[photopress:trackrecordsm.jpg,full,alignright]A few of my friends IM’d, emailed and called me yesterday to talk about the post I wrote on ROI not being a good indicator for how well marketing is doing. That prompted me to elaborate on the subject a bit in this post.
First, lets look at the statement that Marketing is not a set of simple linear processes that can easily be measured – but rather a complex multi-variable and non-linear process.
Assume you have a new product version, for which you develop a special upgrade price and an extra sales incentive. Lets further assume that you have done well and therefore enjoy some positive word of mouth in the marketplace. You now decide to launch this product upgrade with a massive email campaign and by participating in a industry trade show. What does the ROI on the email campaign tell you about the efficacy of email marketing in this case?
The email campaign could bomb because you could have the wrong offer for that audience, or a sales incentive that competes with a better one which causes the channel to push an alternative product. You could have had a few of your products explode a few weeks before the whole campaign, resulting in negative word of mouth. Or you could get 30% of the good leads that both read the email and went to your show. How do you then determine ROI? And assuming that you can, what does it tell you?
NOTHING! You can not predict the behavior of the whole system by understanding the individual parts…there are too many variables in the whole system…the system will exhibit some emergent behavior, which cannot easily be measured with standard ROI metrics.
All of this leads to the next statement I made yesterday. Lets assume that you can find a solution to measure ROI which takes into account all the inter-dependencies and variables that rule your market at this particular point in time. What does it tell you about the future performance of marketing programs, incentives and promotional pricing schemes?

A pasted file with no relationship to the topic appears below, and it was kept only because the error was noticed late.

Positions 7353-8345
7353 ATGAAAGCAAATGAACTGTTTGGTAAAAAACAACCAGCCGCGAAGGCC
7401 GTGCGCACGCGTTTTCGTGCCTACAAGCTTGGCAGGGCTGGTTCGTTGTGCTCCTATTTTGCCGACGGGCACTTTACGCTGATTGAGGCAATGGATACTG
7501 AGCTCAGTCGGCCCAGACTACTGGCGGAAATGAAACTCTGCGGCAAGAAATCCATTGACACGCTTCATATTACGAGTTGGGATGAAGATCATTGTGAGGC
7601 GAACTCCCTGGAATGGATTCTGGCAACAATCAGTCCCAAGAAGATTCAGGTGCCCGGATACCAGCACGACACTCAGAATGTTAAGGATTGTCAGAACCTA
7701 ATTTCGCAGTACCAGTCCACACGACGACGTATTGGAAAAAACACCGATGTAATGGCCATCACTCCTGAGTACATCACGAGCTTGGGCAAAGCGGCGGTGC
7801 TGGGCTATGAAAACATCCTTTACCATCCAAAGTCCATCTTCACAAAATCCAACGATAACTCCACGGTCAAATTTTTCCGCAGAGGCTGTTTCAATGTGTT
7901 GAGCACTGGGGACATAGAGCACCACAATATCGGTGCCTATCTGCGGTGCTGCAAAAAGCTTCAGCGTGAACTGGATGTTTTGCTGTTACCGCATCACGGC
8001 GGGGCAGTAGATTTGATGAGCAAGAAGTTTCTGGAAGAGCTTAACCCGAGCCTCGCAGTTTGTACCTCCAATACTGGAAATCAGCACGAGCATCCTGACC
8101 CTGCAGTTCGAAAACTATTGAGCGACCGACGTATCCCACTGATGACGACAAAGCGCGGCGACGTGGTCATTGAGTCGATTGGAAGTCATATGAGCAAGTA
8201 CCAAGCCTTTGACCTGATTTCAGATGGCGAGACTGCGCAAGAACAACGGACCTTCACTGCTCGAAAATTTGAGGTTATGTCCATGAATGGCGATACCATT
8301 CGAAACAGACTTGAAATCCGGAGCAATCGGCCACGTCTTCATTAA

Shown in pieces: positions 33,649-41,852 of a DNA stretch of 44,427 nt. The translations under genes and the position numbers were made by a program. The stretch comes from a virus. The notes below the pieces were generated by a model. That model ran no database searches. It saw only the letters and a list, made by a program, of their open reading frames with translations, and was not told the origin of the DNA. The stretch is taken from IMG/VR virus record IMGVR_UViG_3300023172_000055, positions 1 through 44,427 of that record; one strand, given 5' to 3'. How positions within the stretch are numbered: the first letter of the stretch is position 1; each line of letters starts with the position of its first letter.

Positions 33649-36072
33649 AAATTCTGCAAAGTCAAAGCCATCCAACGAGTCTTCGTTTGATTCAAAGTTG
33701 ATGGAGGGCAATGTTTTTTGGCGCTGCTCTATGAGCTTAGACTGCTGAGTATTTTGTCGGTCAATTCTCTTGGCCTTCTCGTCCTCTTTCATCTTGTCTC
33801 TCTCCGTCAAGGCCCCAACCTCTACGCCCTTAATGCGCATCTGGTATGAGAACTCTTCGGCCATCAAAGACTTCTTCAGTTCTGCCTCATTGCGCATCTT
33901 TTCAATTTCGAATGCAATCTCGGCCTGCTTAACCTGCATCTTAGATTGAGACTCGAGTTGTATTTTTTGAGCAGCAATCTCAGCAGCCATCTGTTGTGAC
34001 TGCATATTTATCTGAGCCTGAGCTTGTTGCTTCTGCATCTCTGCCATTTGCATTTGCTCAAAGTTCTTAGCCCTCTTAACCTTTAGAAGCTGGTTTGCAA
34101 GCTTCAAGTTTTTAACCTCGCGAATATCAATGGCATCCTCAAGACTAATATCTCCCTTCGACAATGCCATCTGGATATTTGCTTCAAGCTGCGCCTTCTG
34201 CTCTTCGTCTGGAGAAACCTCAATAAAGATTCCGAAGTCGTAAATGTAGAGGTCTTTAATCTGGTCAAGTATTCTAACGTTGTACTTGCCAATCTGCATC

Because ROI is a trailing indicator, not a leading indicator…
So are there leading indicators that marketers could use? The best one I found so far is ROI, but not as in Return on Investment – but as in Return on Information, as defined by John Hagel. You measure ROI both from your company’s point of view as well as from the customer’s point of view. As John says: “From an organizer (company) perspective, the question becomes: How much effort and cost did I invest in acquiring information about individual participant and how much value have I been able to generate in return, both for the participant and for me? From a participant (customer) perspective, the key question is: How much information about myself and my needs have I provided, how much effort did it require and, relative to both of these, how much value have I received in return from the information provided?” You could extend this concept to also measure the amount of information you need to provide a prospective buyer for him/her to make a buying decision.
Looking at it this way is definitely a more holistic systems approach to measuring success. And unlike the traditional ROI, it could help you predict future behavior. If the Return on Information from a customer’s point of view is positive, chances are that all your messages will be amplified by positive word of mouth…
So how could measuring marketing ROI be harmful to your marketing department? As I said yesterday, by insisting on measurability, companies will force marketing execs to break marketing into a collection of simple linear processes, which is not how marketing really works. By doing so you will miss all the opportunities at the intersections, and kill programs that should be leveraged in certain circumstances at at certain times. And for as long as you will have an ROI-driven marketing department, the credibility of your marketing department will continue to diminish, and the frustration of the executive team with the CMO will continue to increase.